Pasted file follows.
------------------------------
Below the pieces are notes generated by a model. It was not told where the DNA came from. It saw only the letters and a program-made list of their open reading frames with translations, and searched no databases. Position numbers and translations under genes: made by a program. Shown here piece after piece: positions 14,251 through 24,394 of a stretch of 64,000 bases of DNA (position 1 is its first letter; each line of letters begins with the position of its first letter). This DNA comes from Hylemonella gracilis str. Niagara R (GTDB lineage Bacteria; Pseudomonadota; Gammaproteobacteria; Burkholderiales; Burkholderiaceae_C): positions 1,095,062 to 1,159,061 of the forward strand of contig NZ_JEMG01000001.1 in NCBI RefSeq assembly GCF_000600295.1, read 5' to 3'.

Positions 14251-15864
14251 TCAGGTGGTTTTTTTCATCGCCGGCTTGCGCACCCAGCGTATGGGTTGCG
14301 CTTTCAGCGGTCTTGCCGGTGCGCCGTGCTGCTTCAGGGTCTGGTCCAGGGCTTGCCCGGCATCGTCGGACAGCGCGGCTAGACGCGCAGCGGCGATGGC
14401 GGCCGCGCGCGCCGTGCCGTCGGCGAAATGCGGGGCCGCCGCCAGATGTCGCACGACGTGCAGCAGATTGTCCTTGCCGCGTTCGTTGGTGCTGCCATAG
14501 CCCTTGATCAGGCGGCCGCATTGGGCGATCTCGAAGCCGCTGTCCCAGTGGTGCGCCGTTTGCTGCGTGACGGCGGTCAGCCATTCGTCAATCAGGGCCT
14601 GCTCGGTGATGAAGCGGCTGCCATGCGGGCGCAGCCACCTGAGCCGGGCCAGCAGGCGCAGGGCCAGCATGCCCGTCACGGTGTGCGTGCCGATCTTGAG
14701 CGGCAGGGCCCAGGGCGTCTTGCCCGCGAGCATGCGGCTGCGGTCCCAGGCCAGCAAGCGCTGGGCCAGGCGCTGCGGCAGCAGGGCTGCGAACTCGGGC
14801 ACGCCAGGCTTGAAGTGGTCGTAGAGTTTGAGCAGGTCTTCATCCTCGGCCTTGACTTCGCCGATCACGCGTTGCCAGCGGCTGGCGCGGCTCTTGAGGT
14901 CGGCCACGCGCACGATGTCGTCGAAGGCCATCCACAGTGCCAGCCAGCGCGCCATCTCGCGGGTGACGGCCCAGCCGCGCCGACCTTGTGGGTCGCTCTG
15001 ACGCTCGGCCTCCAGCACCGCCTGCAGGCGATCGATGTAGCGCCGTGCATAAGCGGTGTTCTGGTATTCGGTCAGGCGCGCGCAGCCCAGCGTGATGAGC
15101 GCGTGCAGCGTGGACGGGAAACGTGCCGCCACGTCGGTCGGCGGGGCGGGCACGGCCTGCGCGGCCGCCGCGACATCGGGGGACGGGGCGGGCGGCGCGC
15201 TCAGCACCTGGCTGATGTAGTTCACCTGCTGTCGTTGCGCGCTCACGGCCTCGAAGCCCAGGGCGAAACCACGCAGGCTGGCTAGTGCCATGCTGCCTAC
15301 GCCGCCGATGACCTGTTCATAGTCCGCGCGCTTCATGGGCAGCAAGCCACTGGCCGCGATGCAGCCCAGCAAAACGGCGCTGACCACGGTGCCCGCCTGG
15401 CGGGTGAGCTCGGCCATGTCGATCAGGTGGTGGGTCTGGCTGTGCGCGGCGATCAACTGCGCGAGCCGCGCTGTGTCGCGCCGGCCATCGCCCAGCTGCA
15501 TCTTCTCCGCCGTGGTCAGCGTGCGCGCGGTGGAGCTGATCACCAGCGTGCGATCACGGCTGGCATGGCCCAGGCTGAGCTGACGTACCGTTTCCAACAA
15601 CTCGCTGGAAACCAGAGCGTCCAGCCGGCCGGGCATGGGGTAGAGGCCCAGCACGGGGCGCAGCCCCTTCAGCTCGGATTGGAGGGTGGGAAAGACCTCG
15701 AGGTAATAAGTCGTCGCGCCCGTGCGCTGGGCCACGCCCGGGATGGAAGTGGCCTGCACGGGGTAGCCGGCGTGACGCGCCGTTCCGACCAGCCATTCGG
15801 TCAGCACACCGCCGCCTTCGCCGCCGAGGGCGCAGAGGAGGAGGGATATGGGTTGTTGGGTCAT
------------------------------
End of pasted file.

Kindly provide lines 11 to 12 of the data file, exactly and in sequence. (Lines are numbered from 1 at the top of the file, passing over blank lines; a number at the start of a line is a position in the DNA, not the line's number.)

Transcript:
15001 ACGCTCGGCCTCCAGCACCGCCTGCAGGCGATCGATGTAGCGCCGTGCATAAGCGGTGTTCTGGTATTCGGTCAGGCGCGCGCAGCCCAGCGTGATGAGC
15101 GCGTGCAGCGTGGACGGGAAACGTGCCGCCACGTCGGTCGGCGGGGCGGGCACGGCCTGCGCGGCCGCCGCGACATCGGGGGACGGGGCGGGCGGCGCGC